Here are Twins' Players' Weekend nicknames

August 18th, 2019

Players' Weekend will return for the third straight year when the Twins host the Tigers at Target Field next weekend, giving big leaguers an opportunity to connect with the fans in fun and engaging ways through their jerseys and equipment.

Here's a look into the stories of several of the nicknames Twins players will wear on their backs from Aug. 23-25.


Adrianza's nickname is a nod to his hometown of Guarenas, Venezuela.


Meaning “The Sprinkler,” Arraez's nickname was given to him two years ago by fans in the Venezuelan Winter League because of his penchant for spraying line drives all over the field, a skill that Twins fans have grown quite familiar with over the last several months. Arraez trailed only Kirby Puckett, Tony Oliva and Rod Carew in hits for the Twins through his first 55 career games.



The actual spelling of the Spanish translation of “machine” is “maquina,” but Berrios has adapted it into “La Makina,” with the “K” in the middle signifying strikeouts. The nickname originated with longtime trainer Josue Lionel Rivera, who gave a young Berrios the title when the pitcher was 16 years old.

“You're like a machine,” Rivera told Berrios. “They don't stop if they're disconnected.”

Berrios was shy and didn't immediately take to the moniker, but he became more comfortable with it when it quickly caught on with fans and children in Puerto Rico.

: “BUCK”

: “STRO”




The legend of the “Boomstick” began when Cruz filmed a commercial promoting the MLB 2K10 video game with 2K Sports in 2009. He and former American League Rookie of the Year Andrew Bailey were tasked with trash-talking each other, and the folks at 2K Sports came up with the name “Boomstick” to describe Cruz's bat. Once the commercial aired, the name stuck with Cruz's teammates.

“This is me, with my Boomstick,” Cruz says to Bailey in the commercial as he points to a crudely drawn cartoon. “This is you, sad and sweaty and nervous.”

(No, Cruz has not eaten the “Boomstick” hot dog at either Target Field or Globe Life Park.)


The nickname originated as “Duff” but morphed into “Doof” because of the way many of Duffey's Latin American teammates pronounced his last name.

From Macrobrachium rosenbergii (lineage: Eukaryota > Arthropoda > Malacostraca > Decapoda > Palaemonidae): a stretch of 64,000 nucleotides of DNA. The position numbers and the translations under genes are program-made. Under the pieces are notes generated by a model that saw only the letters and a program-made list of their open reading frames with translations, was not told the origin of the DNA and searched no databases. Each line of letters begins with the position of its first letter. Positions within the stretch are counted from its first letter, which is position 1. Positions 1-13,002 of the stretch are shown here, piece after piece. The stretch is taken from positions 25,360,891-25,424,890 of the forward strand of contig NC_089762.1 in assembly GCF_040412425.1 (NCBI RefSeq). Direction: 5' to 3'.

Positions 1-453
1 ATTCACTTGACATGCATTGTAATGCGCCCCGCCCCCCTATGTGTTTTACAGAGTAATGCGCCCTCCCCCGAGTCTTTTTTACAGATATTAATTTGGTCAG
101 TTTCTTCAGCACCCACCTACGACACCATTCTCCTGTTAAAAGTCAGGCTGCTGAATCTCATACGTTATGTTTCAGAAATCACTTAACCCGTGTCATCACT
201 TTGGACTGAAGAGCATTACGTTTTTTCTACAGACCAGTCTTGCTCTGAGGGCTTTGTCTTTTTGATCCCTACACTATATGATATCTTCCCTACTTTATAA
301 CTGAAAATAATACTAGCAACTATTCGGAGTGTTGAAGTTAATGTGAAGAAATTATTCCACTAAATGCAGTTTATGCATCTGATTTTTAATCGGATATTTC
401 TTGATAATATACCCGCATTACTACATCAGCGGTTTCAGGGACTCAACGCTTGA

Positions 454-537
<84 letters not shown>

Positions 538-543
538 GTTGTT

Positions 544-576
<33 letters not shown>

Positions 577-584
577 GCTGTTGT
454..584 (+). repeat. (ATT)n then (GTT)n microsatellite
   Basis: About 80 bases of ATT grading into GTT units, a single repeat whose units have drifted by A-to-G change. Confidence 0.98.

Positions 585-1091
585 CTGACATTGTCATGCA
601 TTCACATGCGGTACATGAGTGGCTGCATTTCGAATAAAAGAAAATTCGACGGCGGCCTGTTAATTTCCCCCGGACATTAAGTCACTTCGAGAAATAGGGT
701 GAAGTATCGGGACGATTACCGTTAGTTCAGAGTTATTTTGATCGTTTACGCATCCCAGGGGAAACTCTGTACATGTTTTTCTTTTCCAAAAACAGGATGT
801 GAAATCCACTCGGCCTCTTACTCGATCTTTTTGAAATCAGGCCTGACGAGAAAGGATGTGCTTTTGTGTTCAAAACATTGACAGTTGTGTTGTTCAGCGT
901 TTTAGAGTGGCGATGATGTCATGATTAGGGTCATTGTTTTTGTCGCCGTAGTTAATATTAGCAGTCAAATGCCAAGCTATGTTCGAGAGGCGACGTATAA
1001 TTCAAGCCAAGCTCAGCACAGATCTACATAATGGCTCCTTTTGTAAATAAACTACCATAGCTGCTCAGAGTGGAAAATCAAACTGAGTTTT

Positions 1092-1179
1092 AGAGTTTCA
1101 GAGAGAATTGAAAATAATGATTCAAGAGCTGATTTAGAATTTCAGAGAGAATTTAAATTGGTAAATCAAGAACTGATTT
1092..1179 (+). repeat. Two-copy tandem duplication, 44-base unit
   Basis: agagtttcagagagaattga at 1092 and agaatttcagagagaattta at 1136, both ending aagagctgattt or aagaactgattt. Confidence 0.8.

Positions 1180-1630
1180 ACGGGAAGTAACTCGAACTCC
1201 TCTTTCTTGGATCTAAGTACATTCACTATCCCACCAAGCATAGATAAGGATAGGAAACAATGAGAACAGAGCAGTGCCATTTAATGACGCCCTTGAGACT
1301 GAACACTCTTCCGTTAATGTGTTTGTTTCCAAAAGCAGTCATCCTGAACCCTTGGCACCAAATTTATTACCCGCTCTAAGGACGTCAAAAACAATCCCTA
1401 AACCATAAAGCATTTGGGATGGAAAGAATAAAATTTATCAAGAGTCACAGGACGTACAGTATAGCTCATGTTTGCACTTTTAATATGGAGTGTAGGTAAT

Some things are just difficult to explain.

“I don't know,” Dyson said with a laugh. “I really have no idea. I just was like, ‘This is funny,’ when I came up with it.”


Even though many Twins players and staff members walk around the Minnesota clubhouse in “Garv Sauce” T-shirts these days, the origin of the saucy nickname is actually somewhat hazy for the Twins' breakout star. He thinks it originated in high school, when “Garv” combined with the usage of slang terms like “cool sauce.”

Either way, it became first his Twitter handle and then, last year, his Players’ Weekend nickname.



: “HARP”


Kepler's full name is actually Maximilian Kepler-Rozycki, and he uses Players' Weekend as an opportunity to don a jersey with the last name of his Polish father, Marek Rozycki. When he first came to the United States and began his baseball career, he considered using the hyphenated last name but stuck with only Kepler, his mother's name.

: “LIT”


May moonlights as an eSports streamer with more than 137,000 followers on the popular streaming service, Also an entrepreneur in the field, he has the username "iamtrevormay."

: “ODO”


Perez previously used “El de Guanare” as a reference to the city where he was born, but he later decided that he should instead pay tribute to Las Matas, the tiny four-street town in Venezuela where he actually grew up, surrounded by family and friends.

“When you come from something small and then you make what I make at this time in my career, I'm never scared to say where I come from,” Perez said. “It's one thing that pushes me a lot, and I have all my people from that town in my heart. When I go to the mound, I always try to do my best because if I'm good here, I can help people down there.”



Polanco's uncle started calling the shortstop “Chulo,” meaning “pretty boy,” when he was very young. All of Polanco's family members and neighbors in the Dominican Republic know him by that name.

“It makes me remember being back in the Dominican,” Polanco said.


During much of the season, when the powers that be in the Twins' dugout wanted Rogers to warm up, they would call assistant pitching coach Jeremy Hefner in the bullpen and ask for the “lefty piece,” since Rogers was the only left-handed reliever on the 40-man roster. For the record, the lanky southpaw would have preferred to go with “Mr. Rogers.”

“That's trademarked,” Rogers said, “even though it's my name.”


During his fourth Major League season in 2011, Romo decided that he wanted to change his entrance music to something from Mexico, and he thought that “El Mechon” would be a good fit. The term “mechon” can refer to highlights in one's hair -- a feature of Romo's appearance for a while -- and is also used as slang for “padlock,” which fit Romo's role as the closer.

He actually forgot that he had changed the music when he first took the mound to it -- but once he saw how energized the Giants fans were by the music, his trademark entrance stuck rather quickly.

“I looked up and everybody was dancing,” Romo said. “Everybody was going nuts.”



Sano is plenty loud and boisterous, but the slugger says that the name “Boqueton,” meaning “large mouth,” actually actually referred to a nickname he was given as a young player.


It should come as no surprise that Schoop is a big fan of Kobe Bryant.

“I was watching him, always playing in the backyard, always doing anything that he would do,” Schoop said. “I wasn't even close, but I was thinking I was Kobe Bryant.”


Smeltzer, a survivor of childhood cancer, works to support children dealing with that terrible affliction. Read more here.